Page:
Thursday, August 11, 2016

Beware the Blob






The gang I ran with is on the seventy side of sixty.  Most of our dreams either came true, didn't quite make it, or split the difference.  And maybe the time is near to pull the plug on those that didn't.  While comfortably basking in those that did.  But age and dreams aside, I like to think about those freckled, sunburned, sweaty, jeans-clad years of my youth.   In fact, I have a friend that, every time we get together to chew on the past,  remarks how great it would be to have a do-over,  just one day, to relive a snapshot out of times gone by.  Just a day to go back and wallow in all that was, without a solitary thought of all that wasn't or would be.  One more visit to the old neighborhood and find ourselves astride bulky, single speed Schwin bikes, dodging the familiar cracks and faults in the sidewalks and maneuvering around the rare pedestrian.  Trudging one more time with bats and balls and gloves to the vacant lot that was the nexus of our neighborhood to deposit another pint or two of blood, sweat, and tears into the ragged soil of that hallowed ground.  Or gather in a gang after supper and choose sides for Kick the Can or Capture the Flag and dash between fireflies and clotheslines in the thick, watery air of a magical July evening.

It's okay to say that those were the "good old days" because they were our good old days.  Days when the 'hood was a town block, four quiet, small-town streets creating a perfect square of modest houses on tidy lawns.  Days when homes were slung open to drop-in company every morning and remained unlocked at night, screen doors slamming with the traffic of neighborhood living, and curtains dancing slowly to the breeze slipping through wide-open windows.  Days when all mothers were your mothers, all fathers were equally respected and feared, and friends were more like brothers and sisters than just...well...friends.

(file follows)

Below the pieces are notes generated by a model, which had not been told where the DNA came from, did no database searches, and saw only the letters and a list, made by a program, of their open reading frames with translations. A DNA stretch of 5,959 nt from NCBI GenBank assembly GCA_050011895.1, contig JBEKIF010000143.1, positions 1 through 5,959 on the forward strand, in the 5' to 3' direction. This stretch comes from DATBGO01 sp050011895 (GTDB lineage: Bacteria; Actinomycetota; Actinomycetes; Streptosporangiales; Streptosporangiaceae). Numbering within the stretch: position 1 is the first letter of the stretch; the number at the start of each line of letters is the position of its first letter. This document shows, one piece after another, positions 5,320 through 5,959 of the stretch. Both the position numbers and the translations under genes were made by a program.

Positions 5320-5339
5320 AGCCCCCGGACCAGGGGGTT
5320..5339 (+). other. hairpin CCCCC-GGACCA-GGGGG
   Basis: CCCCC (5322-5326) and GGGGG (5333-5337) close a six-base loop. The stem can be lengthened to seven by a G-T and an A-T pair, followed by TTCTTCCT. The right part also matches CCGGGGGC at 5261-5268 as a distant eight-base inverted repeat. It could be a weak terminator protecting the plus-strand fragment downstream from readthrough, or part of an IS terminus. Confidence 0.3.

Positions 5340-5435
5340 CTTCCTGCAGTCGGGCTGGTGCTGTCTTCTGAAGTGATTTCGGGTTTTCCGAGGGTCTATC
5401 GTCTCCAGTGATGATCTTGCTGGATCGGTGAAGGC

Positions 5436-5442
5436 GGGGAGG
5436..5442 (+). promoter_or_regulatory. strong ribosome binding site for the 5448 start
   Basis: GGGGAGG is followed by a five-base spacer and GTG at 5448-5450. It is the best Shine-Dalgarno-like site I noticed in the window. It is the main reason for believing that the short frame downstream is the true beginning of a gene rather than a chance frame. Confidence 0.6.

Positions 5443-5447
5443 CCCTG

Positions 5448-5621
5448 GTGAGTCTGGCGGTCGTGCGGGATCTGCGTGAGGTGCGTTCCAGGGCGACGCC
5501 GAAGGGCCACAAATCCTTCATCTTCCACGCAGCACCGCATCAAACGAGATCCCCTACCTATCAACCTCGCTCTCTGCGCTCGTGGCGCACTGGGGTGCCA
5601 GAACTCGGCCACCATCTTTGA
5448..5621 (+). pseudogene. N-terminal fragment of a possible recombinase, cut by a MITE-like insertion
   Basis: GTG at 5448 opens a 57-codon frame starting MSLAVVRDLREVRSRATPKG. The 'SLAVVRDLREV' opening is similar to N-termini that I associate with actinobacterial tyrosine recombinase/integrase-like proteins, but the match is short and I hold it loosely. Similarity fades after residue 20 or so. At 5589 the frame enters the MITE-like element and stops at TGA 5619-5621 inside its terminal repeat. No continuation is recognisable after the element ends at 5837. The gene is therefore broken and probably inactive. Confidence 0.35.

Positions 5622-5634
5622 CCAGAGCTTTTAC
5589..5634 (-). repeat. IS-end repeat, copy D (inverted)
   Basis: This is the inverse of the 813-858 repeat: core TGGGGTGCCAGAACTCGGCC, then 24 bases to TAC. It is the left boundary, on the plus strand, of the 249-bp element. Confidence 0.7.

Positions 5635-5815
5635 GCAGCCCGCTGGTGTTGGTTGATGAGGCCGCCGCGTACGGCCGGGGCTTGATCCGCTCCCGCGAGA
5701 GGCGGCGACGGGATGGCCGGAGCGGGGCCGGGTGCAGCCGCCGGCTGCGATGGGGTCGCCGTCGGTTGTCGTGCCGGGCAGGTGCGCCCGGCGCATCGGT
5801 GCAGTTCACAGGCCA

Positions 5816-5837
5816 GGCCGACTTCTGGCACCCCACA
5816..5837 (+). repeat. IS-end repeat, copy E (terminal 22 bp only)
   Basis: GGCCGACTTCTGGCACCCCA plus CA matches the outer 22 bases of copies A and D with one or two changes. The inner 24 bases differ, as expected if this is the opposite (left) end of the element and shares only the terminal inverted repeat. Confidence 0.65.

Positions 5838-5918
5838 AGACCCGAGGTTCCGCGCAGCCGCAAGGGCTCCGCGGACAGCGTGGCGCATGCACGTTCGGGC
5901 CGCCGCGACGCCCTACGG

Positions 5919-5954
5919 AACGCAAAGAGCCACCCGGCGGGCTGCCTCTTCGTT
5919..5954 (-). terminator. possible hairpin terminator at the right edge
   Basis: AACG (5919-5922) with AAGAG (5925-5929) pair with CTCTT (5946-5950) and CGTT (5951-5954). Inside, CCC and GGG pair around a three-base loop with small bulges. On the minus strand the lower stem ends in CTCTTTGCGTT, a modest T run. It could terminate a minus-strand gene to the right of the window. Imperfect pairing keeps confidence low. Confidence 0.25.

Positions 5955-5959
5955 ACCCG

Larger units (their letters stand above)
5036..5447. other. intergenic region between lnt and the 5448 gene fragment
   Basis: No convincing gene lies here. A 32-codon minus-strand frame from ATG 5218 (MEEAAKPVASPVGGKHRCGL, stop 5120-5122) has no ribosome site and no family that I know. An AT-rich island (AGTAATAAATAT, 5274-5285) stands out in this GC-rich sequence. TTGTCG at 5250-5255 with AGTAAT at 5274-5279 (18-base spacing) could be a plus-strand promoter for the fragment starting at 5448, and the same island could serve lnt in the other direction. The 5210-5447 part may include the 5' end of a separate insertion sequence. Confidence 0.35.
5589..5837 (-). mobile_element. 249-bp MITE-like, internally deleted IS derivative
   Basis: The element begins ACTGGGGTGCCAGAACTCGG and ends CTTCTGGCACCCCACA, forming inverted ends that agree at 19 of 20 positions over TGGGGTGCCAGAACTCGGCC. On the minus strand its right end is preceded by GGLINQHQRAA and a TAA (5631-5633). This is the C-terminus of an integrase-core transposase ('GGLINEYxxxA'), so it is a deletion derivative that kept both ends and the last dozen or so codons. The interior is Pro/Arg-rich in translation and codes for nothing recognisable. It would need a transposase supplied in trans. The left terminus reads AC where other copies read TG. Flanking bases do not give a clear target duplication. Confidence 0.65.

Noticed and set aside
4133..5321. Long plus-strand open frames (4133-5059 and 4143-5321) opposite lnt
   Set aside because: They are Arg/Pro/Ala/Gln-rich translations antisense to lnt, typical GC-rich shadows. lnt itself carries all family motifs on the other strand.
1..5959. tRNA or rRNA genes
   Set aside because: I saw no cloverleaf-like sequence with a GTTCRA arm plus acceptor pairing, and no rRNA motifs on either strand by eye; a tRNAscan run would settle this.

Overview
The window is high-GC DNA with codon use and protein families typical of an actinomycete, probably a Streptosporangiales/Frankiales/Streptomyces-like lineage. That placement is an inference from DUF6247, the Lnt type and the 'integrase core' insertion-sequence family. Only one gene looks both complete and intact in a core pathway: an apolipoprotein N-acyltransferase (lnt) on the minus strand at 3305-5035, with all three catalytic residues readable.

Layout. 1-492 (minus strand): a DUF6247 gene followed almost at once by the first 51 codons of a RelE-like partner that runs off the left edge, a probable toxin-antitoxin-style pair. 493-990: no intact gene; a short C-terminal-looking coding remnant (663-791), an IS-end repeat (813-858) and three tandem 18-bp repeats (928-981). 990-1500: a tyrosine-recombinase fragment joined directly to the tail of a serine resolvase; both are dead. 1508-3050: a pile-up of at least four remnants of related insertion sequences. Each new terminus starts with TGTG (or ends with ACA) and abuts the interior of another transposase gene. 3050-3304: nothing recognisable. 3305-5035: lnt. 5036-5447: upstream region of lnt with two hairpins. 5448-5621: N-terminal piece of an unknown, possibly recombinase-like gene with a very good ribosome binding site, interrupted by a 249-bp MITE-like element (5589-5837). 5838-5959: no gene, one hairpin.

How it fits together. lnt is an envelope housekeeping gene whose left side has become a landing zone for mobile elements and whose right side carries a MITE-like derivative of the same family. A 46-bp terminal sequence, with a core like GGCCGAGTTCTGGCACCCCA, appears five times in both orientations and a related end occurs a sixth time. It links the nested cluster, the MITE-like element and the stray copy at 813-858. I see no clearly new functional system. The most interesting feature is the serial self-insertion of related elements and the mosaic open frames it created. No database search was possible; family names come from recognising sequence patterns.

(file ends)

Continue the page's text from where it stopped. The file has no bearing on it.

Days when calls to supper echoed across lawns and slipped through the shade of enormous elms and oaks and mulberries.  Days when dogs ran free and gobbled their meals at whichever house they had flopped down near at mealtime.  Days when bike crashes and errant rocks brought mothers bustling out of their houses and into the streets armed with towels, bandaids, and mercurochrome.  Days when mile wide front porches were oases from the heat of the summer,  a sweaty glass of ice water was a indescribable delight, and heaven was sipping a chocolate milkshake at the drugstore counter the day the latest Superman comic came out.

And in these current times, these difficult times of division, polarization, and raging battles of differing preferences and perspectives,  I can't help but recall the odd excitement of the presidential election years of my youth.  When the candidates were both good, solid, trustworthy folks and they talked about what needed to be done to make sure that our country did the things that showed respect and garnered respect nationally and internationally. Things that improved the lives of all Americans.  Things that manufactured hope for the future.  They kissed babies and shook hands, even with each other, and instilled a sense of safety, security, and prosperity even in us snotty nosed kids.  And when our parents and neighbors talked about their preferred candidate, they did it quietly and with respect.  Mock elections were held in school (I think Nixon held a slight edge over Kennedy) and I don't remember a single case of yelling or screaming or fighting or even a modicum of anger, regardless of who came out on top.  Election nights were stay-up-late nights, black and white television coverage with totals written and erased and rewritten on chalkboards, truly unbiased anchors reporting the results of each state with a mixture of excitement and solemnity.  And the next morning, the sun rose, bottles of milk and cream appeared on back porches like magic, folks headed to their jobs, and we had a new president.  And everyone went back to living and working and striving to be good neighbors and upright citizens.